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Oil prices ticked higher on Thursday, extending a winning streak into a ninth session, with gains capped by the lack of any clear resolution to U.S.-China trade talks and weak Chinese economic data.
U.S. West Texas Intermediate (WTI) crude oil futures ended Thursday's session up 23 cents at $52.59 per barrel. The modest gain was enough to push WTI to a five-week closing high.
International Brent crude futures were up 30 cents, at $61.74 per barrel around 2:30 p.m.
Both benchmarks rose by around 5 percent the previous day, capping off a week-long climb that marked oil's longest sustained rise since last summer.
Global financial markets had surged on hopes that Washington and Beijing may soon end their dispute and avert an all-out trade war between the two biggest economies.
But the rise in global markets began to dwindle after the two sides issued vaguely positive statements that lacked concrete details.
On Thursday, U.S. President Donald Trump told reporters the countries were having "tremendous success" in their discussions, but offered no other details.
Disappointing data from China added to concerns about the global economy. China's producer prices in December rose at their slowest pace in more than two years, a worrying sign of deflationary risks.
"Data out of China, weak inflation and the consummation of China-U.S. talks without any major breakthroughs that we're aware of at this point led to some profit taking after the incredible run we had yesterday," said Phil Flynn, an analyst at Price Futures Group in Chicago.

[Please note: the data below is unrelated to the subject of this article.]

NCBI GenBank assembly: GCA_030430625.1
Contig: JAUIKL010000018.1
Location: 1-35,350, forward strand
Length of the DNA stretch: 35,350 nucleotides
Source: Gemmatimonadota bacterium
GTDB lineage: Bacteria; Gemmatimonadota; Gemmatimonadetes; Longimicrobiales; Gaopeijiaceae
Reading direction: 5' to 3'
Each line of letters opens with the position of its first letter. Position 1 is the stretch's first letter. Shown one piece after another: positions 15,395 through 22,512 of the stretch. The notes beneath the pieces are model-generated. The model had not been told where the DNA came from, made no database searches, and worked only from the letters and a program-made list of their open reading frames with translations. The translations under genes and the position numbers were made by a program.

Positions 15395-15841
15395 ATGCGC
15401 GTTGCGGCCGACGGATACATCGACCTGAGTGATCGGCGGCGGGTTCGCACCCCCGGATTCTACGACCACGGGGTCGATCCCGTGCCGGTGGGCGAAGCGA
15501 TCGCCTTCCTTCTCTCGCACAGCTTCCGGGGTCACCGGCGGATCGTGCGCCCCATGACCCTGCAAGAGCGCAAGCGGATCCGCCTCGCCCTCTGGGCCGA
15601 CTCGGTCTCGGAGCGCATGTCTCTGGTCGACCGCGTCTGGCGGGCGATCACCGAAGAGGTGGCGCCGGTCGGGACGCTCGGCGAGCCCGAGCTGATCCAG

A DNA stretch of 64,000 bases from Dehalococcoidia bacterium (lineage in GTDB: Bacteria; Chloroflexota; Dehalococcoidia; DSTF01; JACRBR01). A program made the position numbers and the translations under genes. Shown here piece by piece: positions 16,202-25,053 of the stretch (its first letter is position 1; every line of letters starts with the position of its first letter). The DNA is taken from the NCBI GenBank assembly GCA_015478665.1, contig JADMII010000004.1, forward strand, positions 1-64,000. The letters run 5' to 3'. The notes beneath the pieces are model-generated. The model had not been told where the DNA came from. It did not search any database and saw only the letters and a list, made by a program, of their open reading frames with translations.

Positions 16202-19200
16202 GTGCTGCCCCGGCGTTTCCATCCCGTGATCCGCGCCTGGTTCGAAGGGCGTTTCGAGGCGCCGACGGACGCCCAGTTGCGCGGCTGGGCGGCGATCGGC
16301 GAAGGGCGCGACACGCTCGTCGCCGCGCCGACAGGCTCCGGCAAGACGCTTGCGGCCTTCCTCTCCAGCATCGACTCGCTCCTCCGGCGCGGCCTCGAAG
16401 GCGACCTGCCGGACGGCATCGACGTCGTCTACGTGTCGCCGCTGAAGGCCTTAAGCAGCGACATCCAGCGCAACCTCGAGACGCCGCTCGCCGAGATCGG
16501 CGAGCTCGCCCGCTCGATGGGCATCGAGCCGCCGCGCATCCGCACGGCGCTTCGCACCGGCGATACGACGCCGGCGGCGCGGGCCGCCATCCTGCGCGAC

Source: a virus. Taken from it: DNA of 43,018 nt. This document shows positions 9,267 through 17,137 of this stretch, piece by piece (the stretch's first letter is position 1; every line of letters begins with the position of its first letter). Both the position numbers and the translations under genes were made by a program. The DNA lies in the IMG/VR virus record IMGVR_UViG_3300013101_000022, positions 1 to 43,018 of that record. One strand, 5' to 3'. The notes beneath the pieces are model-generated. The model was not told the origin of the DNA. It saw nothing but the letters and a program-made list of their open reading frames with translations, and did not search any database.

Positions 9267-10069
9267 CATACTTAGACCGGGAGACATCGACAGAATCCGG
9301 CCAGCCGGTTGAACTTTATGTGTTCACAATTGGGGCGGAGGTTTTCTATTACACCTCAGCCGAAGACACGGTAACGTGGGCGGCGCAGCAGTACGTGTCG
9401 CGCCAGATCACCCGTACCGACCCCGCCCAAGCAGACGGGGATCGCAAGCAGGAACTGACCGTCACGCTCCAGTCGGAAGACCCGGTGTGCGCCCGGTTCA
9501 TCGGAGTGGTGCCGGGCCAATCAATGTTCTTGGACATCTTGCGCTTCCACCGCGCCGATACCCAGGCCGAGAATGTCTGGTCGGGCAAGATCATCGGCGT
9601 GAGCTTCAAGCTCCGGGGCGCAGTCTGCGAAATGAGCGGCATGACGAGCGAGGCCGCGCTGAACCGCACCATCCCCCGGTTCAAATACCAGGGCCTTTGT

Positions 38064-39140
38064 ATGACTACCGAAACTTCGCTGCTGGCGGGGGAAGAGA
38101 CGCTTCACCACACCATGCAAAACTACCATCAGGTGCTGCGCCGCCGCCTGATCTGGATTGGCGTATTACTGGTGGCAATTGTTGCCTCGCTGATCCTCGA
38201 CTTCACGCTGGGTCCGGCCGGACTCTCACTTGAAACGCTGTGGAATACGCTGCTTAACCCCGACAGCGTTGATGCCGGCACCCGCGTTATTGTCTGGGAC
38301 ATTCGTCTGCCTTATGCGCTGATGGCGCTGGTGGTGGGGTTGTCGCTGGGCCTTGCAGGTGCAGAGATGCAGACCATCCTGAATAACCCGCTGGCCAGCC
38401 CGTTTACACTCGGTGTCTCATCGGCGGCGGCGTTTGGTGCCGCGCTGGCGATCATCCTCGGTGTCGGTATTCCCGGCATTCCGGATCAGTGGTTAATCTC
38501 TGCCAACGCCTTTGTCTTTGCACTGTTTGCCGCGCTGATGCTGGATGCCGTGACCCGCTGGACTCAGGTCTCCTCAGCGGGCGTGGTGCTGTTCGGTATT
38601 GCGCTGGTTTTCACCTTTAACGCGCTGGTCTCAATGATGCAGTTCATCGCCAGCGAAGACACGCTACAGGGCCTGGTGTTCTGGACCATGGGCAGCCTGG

The U.S. stock market, which oil futures have tracked closely, was also mostly flat after a four-day rise.
"Today's price movement has been heavily driven by swings in the equities," Jim Ritterbusch, president of Ritterbusch and Associates, said in a note.
Barclays forecast that Brent will remain range bound at $55 to $65 per barrel as inventories build in the coming months, while it expects "the market will return to a balanced state" by the second half of 2019.
U.S. bank Morgan Stanley cut its 2019 oil price forecasts by more than 10 percent on Wednesday, pointing to weakening economic growth expectations and rising oil supply.
U.S. crude oil production remained at a record 11.7 million barrels per day in the week ended Jan. 4, the Energy Information Administration said on Wednesday.
EIA also reported that U.S. crude stocks fell less than anticipated last week, while gasoline and distillate inventories rose far more than expected.
To counter rising U.S. output, the Organization of the Petroleum Exporting Countries and its allies, including Russia, reached a deal to rein in supply that officially began in January.
Iranian Oil Minister Bijan Zanganeh said U.S. sanctions against his country were "fully illegal" and Tehran would not comply with them.
The OPEC deal had hung in the balance on concerns that Iran, whose crude exports have been depleted by U.S. sanctions, would receive no exemption and block the agreement.
— CNBC's Tom DiChristopher contributed to this report.